A Look at Management vs. Leadership


In this edition of MPi News we felt that the subject of Leadership needed a through look given that "these times" require strong leadership.

In this edition of MPi News we felt that the subject of Leadership needed a through look given that “these times” require strong leadership.

But what IS leadership?

The thoughts below seem as relevant today as when we first spotted them back in 2009.   

The article is based on one published by Roy H. Williams from the Wizard of Ads Wizard Academy and we thank him for explaining his view as to the sharp difference between Leaders and Managers. 

Be warned - some of the views will be polarising!

Boldness Buys the Priceless  - A Look at Management vs. Leadership

Maybe I’m splitting hairs, but businesspeople who say “leadership” usually mean, “being a good manager.”

But leadership and management, in my experience, are virtually opposite skill sets.

Management requires wisdom, patience and strength. Basically, it’s parenting, bringing forward the best of the past, enforcing the status quo.

Leadership requires independence, audacity and courage. It's inherently defiant, questioning the past, challenging the status quo. 

And then there are those perky Chihuahuas barking; 

“Leadership! Leadership! Put me in charge! I’ll tell everyone what to do! I’m a trained leader, I’ve been to a seminar!”

No, you’re just a weasel who wishes he were the furry-hatted drum major of a marching band. (Yes, I have a prejudice against self-styled leaders. Does it show?) 

True leaders require no authority. They think their own thoughts, make their own decisions, carry out their own plans. They say, “This is what I’ve decided to do.”

And then they do it. Others see them doing it and decide to follow.

Leaders lead from the front.

Managers manage from behind.

Alexander the Great was always the first over the wall of an enemy city. Whether his men followed him was up to them. Alexander was a true leader. “I’m going in, boys!”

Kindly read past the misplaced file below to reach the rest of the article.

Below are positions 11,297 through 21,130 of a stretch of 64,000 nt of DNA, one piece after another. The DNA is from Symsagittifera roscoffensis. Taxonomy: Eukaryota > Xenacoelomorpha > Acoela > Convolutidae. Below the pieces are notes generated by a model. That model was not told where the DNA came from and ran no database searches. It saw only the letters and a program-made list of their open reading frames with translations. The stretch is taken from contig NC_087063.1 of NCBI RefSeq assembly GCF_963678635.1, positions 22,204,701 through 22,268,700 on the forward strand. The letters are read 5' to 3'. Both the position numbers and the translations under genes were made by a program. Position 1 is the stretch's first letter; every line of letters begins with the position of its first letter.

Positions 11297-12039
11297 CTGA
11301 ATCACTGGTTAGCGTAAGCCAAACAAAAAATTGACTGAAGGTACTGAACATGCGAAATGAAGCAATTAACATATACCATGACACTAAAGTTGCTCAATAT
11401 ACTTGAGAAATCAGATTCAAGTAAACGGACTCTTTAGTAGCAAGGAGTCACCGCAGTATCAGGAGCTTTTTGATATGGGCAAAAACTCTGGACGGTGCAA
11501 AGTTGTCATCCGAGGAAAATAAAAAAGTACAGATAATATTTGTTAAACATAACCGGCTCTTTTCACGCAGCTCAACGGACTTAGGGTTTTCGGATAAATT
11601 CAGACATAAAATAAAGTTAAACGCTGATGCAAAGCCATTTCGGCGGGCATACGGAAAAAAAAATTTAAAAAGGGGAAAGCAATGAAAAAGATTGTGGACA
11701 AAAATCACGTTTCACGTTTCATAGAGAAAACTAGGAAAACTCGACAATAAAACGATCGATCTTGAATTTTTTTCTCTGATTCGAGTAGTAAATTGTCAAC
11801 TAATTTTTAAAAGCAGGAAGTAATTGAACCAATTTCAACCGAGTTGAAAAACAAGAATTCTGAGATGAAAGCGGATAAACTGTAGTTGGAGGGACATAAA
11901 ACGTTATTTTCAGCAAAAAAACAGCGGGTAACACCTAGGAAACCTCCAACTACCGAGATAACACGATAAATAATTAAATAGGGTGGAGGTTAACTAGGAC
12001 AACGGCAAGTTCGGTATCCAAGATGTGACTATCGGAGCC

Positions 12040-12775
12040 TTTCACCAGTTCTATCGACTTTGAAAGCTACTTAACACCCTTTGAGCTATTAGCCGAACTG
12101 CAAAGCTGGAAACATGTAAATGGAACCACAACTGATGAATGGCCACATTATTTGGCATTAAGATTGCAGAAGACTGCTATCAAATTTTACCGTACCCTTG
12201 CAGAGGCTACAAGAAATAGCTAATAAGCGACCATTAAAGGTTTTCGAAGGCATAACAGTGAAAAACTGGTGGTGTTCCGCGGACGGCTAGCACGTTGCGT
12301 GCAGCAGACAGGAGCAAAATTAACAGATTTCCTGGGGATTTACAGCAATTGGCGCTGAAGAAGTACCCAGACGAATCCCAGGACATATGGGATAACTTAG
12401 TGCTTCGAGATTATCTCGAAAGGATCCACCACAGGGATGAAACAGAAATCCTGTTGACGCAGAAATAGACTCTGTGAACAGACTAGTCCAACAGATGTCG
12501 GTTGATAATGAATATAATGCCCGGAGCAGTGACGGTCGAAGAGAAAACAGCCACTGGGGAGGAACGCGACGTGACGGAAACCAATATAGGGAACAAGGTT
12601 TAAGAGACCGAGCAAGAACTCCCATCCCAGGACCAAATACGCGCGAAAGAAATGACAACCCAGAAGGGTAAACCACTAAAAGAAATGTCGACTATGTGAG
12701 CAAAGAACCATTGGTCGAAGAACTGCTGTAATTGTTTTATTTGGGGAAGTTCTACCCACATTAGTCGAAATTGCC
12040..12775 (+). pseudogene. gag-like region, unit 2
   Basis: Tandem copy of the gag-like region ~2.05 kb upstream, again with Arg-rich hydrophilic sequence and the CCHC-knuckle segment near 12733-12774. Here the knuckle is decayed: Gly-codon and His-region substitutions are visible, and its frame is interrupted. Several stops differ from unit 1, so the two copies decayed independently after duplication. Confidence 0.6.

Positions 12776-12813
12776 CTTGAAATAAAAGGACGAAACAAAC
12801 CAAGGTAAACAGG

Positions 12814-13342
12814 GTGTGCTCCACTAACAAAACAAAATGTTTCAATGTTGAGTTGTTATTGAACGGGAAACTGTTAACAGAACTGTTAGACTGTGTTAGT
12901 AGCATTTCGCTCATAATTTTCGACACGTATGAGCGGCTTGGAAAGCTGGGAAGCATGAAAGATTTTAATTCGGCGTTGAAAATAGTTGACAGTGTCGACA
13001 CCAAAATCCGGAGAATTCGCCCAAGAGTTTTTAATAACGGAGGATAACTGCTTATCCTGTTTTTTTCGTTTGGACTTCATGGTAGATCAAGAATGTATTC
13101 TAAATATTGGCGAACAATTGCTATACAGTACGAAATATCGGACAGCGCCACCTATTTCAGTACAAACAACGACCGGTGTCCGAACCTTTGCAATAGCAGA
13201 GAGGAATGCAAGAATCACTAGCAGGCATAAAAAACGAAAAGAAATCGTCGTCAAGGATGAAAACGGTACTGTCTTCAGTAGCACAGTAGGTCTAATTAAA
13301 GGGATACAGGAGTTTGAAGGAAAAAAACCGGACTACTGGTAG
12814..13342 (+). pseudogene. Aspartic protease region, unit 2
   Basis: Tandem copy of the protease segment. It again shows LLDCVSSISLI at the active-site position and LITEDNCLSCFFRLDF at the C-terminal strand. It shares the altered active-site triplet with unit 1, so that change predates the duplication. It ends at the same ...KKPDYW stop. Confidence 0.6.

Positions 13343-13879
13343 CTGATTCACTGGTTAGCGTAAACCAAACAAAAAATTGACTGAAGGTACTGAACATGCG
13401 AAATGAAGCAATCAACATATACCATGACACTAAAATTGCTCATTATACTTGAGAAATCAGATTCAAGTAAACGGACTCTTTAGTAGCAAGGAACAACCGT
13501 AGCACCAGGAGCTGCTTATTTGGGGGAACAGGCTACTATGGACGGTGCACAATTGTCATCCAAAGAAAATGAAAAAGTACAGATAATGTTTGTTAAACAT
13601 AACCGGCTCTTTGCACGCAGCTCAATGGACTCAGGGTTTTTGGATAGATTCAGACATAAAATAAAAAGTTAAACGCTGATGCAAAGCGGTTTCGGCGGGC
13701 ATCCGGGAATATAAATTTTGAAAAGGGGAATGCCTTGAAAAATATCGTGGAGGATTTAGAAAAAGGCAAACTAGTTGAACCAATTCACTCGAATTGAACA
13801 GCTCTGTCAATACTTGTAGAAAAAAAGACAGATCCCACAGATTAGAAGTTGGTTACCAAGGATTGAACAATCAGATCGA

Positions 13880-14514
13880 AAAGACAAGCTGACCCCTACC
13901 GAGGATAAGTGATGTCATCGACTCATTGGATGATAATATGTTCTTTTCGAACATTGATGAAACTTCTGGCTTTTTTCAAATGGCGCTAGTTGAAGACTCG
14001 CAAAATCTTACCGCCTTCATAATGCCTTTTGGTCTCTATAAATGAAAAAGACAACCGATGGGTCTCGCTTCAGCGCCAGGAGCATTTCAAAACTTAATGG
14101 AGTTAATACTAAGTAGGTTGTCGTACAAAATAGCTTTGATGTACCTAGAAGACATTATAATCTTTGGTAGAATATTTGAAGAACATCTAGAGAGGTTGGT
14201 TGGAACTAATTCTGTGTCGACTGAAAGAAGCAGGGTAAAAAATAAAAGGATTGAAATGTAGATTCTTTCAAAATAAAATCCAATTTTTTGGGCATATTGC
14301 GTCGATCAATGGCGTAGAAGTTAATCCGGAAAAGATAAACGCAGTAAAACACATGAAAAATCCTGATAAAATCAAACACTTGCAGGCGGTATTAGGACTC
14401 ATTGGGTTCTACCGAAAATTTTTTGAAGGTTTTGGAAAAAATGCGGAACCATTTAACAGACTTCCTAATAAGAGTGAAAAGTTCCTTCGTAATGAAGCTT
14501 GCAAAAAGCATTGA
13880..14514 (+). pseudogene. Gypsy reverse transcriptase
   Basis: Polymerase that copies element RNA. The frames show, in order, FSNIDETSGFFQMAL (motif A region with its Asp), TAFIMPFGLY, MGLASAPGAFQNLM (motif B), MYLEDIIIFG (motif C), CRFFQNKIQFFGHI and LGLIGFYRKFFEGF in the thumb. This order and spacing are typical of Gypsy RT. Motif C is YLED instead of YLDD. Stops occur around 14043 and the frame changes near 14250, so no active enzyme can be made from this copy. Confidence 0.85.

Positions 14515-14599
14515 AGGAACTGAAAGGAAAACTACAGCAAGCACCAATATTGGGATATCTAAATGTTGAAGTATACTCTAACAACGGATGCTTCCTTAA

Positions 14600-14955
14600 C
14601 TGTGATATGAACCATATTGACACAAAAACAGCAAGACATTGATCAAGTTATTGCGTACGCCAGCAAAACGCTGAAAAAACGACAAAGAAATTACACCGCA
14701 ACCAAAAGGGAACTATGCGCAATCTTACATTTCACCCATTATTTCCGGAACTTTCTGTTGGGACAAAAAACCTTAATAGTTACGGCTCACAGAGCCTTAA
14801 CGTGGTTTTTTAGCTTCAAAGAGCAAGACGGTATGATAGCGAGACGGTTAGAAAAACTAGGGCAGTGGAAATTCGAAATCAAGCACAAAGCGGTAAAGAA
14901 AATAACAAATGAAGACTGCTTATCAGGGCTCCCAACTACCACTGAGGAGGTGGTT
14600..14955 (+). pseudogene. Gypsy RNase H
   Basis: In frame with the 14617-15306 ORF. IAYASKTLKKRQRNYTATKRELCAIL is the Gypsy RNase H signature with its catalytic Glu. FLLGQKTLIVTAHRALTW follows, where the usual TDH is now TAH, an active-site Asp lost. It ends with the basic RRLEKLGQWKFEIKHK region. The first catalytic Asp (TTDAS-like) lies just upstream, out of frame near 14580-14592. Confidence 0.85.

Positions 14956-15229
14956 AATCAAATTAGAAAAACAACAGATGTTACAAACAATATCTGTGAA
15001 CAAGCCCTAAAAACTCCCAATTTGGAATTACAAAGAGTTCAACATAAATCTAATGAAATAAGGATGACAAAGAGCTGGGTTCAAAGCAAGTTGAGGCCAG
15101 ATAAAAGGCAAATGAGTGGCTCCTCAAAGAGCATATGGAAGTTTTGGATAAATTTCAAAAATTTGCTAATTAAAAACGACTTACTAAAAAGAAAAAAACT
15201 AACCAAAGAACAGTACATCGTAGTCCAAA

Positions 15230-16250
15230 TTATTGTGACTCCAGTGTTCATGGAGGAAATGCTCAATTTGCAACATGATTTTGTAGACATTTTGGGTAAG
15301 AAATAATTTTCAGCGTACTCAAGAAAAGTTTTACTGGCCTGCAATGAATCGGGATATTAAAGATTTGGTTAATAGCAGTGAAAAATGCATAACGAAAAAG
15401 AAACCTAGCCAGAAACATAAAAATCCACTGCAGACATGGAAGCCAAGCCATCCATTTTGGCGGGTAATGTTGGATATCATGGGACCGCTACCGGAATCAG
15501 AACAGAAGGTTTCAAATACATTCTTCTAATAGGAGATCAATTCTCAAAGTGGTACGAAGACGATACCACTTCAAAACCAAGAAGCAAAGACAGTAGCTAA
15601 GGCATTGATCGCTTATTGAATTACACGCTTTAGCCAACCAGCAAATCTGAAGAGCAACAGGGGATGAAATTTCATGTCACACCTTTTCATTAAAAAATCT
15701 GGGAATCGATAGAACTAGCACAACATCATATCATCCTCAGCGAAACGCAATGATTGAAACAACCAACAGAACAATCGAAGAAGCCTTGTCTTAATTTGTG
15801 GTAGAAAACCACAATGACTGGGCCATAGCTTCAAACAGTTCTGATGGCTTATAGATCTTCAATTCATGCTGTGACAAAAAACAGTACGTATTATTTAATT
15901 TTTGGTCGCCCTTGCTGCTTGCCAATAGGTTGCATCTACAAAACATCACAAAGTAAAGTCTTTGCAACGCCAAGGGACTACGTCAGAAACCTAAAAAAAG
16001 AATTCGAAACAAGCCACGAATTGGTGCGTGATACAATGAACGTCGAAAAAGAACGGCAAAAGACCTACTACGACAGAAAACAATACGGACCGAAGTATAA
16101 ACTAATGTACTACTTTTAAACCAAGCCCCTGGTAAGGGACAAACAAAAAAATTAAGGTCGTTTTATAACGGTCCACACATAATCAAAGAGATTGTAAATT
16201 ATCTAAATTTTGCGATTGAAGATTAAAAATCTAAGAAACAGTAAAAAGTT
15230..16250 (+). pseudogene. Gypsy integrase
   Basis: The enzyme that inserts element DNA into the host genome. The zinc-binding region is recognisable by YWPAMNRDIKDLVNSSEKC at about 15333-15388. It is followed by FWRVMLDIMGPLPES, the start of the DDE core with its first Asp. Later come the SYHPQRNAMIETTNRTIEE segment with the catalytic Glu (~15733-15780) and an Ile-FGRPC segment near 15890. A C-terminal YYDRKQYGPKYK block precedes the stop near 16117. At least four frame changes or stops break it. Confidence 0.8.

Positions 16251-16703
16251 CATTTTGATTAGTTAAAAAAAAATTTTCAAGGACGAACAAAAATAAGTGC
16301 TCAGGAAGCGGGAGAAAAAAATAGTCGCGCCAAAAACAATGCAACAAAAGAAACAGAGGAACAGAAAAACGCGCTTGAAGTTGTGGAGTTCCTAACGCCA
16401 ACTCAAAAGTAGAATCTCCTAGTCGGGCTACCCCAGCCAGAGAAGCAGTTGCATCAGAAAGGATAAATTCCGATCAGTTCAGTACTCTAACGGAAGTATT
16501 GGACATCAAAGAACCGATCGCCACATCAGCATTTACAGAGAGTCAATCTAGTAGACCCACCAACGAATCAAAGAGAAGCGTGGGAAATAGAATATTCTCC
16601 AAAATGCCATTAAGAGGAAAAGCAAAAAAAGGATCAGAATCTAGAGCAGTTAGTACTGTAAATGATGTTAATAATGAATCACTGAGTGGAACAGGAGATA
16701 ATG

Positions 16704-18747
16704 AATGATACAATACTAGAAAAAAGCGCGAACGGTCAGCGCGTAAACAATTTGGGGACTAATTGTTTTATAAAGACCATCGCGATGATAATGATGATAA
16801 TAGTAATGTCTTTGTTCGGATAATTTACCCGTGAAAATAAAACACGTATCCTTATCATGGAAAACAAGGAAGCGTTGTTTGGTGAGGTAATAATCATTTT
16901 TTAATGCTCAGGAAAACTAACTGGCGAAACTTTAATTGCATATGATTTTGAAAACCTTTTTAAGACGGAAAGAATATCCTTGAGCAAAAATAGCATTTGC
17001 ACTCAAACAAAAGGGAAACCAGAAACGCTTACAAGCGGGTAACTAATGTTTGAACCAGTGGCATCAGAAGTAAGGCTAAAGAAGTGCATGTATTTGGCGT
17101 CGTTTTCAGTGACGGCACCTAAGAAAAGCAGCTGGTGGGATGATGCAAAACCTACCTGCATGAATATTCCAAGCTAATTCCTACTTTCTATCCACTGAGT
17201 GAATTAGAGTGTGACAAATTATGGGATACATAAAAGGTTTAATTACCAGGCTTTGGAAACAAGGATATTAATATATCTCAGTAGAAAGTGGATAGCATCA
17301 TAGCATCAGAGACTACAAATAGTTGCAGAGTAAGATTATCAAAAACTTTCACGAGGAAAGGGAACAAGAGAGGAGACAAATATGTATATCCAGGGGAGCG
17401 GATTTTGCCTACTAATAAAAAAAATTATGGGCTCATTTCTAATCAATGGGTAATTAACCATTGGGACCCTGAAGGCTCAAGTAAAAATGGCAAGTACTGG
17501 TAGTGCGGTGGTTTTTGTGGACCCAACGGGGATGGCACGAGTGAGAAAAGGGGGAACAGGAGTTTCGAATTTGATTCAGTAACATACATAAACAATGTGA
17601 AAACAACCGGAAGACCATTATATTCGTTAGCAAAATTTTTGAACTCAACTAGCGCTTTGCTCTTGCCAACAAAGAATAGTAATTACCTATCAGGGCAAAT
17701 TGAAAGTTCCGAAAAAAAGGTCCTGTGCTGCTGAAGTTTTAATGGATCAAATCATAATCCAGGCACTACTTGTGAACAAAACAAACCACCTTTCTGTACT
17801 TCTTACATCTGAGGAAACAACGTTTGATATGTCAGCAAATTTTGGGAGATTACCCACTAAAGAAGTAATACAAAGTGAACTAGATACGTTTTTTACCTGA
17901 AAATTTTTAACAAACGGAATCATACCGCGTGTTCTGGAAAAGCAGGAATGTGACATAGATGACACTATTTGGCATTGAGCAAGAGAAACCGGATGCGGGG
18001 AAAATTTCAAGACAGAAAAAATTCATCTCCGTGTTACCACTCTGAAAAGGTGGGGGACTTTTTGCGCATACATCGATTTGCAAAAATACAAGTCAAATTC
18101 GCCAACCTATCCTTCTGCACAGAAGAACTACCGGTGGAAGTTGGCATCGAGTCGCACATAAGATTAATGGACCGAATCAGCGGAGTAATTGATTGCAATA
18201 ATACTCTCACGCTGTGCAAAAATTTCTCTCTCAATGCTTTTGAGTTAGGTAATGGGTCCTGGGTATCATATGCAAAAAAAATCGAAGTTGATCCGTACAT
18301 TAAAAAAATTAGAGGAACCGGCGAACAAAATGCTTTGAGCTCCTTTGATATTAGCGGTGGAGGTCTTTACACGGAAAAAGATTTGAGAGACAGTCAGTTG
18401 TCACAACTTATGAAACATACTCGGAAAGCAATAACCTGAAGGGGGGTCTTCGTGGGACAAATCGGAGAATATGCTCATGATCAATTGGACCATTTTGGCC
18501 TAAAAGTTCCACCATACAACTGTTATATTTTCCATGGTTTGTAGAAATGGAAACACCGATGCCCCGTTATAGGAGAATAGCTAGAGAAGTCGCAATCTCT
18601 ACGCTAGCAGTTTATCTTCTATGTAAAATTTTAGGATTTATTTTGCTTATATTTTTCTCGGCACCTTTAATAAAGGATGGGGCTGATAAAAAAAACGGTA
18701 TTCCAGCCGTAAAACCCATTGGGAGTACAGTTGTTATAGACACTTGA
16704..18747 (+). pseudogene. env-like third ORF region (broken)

Geronimo, the famous Apache leader, was not a tribal chief but a spiritual advisor, a historian of the people and a protector of their beliefs. He said, "I have something I need to do." And when the other Apaches saw what he was doing, they decided to help him.

The Architect of the landmark buildings at Wizard Academy, Marley Porter, is a true leader. Those of us who love Marley know he is barely passable as a manager but when it comes to visionary architecture, few architects are in his class. 

In fact, most architects have never even glimpsed his class.

Who but a leader says, "Let's build the chapel over the edge of the cliff."

Then, when the real estate agent pointed into the rocky crag below that cliff and said, "Those 7 acres are throwaway land. Basically, you're getting those acres for free," Marley Porter said, "That's where we're going to build the student mansion."

 When I said, "We need a classroom tower," Marley finished the sentence, "with an underground entrance."

Frank Lloyd Wright's most famous design, Fallingwater, is a home built over a waterfall. Any architect might have drawn it, but none had the courage to suggest something so absurd.

Every American architect studied Frank Lloyd Wright in college but few of them will ever draw anything like Fallingwater. These architects have intellect, training and talent. What they lack is the audacity.

How about you?

Do you have the audacity to do your own thing, go your own way and ride your own bullet without ever looking back?

A Marley Porter building doesn't require a lot of money, but it does require a boatload of courage.

Fortunately, our board of directors has that in abundance and are a constant source of inspiration to me.

Maybe boldness is genetic.

Maybe it's a product of environment.

But I think it's just a choice.

Source: Roy H. Williams from the Wizard of Ads Wizard Academy